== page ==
Martin Boyce the Turner Prize-winning artist has been commissioned to create a new installation outside Tate Britain.
The phrase Remembered Skies came about through Turner’s paintings – Martin Boyce
The new work, unveiled on Thursday, was made possible with the support of the Clore Duffield Foundation. It consists of a newly paved terrace into which the words ‘Remembered Skies’ have been spelt out in illuminated letters, situated between the Clore Gallery – the home of JMW Turner’s paintings – and the Clore Centre for school visits to Tate Britain.
Martin Boyce is best known for his atmospheric installations recalling archetypal 20th-century landscapes, such as the urban park, the abandoned garden and the corporate lobby, as well as modernist interior motifs and objects like fireplaces and lamps. Many of his works incorporate text, written in an angular typeface developed from a repeat pattern designed by the artist and based on the geometric shape of four concrete trees created by the modernist sculptors Jan and Joe Martel in 1925.
For his new work at Tate Britain, Boyce has developed a ‘fractured’ version of this repeat pattern to produce a new terrace outside the Clore Gallery. The spaces between the custom cast concrete paving give way to illuminated letters. With some letters orientated upside down and on their side, the constellation of tumbling shapes deliberately slows down the act of reading, requiring the viewer to piece together the phrase ‘Remembered Skies’ by walking across the work and seeing it from different angles.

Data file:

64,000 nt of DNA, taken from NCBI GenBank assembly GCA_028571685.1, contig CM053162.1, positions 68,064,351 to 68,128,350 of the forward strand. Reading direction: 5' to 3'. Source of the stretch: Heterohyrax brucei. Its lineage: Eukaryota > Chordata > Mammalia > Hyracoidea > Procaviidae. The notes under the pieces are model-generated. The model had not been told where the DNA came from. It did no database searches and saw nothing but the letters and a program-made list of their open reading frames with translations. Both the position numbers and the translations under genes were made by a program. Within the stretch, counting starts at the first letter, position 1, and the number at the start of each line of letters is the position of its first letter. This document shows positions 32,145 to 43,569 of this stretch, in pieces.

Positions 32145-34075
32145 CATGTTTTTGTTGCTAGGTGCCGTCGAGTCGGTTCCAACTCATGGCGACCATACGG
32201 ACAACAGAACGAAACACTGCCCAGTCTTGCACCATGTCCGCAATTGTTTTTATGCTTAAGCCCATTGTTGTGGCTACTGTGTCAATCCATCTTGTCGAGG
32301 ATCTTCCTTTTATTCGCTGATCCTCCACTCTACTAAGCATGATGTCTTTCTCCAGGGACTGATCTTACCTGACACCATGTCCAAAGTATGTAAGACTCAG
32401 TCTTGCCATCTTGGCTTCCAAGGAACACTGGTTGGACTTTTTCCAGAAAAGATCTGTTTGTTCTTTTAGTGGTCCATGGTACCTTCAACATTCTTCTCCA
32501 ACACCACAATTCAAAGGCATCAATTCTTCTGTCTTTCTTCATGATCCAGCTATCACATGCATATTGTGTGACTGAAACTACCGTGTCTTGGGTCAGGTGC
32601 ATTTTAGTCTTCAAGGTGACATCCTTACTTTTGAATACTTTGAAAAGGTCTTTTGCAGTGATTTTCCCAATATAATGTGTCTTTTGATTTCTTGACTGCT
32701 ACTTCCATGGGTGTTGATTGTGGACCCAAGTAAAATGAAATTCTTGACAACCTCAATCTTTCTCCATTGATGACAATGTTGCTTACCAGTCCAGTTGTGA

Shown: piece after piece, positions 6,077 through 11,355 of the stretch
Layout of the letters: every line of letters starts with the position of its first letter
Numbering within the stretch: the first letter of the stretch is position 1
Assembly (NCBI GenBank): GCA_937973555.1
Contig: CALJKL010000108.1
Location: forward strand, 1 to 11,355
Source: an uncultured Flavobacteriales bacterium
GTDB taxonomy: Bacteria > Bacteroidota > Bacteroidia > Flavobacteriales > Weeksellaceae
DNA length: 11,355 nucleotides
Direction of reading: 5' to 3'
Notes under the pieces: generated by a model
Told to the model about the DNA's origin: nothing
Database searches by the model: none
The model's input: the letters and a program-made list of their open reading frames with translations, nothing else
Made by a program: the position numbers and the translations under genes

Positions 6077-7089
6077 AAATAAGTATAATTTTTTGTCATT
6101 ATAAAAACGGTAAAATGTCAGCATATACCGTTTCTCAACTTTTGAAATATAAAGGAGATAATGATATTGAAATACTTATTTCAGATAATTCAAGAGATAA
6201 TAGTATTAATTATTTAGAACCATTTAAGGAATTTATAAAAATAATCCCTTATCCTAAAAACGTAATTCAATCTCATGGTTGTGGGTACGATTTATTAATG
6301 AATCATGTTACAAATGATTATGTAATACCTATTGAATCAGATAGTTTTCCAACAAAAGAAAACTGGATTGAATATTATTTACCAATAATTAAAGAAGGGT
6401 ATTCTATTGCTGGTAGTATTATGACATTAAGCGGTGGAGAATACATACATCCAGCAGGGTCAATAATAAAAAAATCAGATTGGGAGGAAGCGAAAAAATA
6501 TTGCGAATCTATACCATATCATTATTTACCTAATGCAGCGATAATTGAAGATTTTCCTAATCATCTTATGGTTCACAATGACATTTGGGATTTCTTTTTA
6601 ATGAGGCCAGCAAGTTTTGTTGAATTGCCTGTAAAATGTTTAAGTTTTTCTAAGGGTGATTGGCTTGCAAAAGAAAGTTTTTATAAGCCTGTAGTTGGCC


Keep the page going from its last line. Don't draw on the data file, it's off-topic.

The texts and phrases that Boyce has used in his work over the years come from a wide variety of sources. Some are found in literature, others written by the artist himself while others might be overheard or misread then altered and rewritten.
Talking about the development of this new commission, Martin Boyce said: ’The phrase Remembered Skies came about through Turner’s paintings. While watching a documentary on Turner the question of composition was raised and how Turner would at times construct his compositions by moving mountains, repositioning trees and the framing of buildings. For his skies, the constant changing conditions of clouds and light would necessitate a composite of the seen, imagined and remembered’.
Alex Farquharson, Director of Tate Britain, said: ‘This beautiful intervention by Martin Boyce joins the many other works currently incorporated into Tate Britain’s building, from the Rex Whistler mural in our restaurant to the handmade glass window designed by Richard Wright. Martin’s installation of glowing geometric letters and shaped pieces of paving is a sculpture in the form of architecture. Combining references to Turner’s landscapes and mid-20th-century art and design, it will quietly transform the terrace outside the Clore Gallery.’
Tate Britain’s Clore Gallery is home to the world’s largest collection of JMW Turner’s work, including a large-scale free display of over 100 paintings, as well as thousands of sketches and watercolours accessible to the public in the Prints and Drawings Room.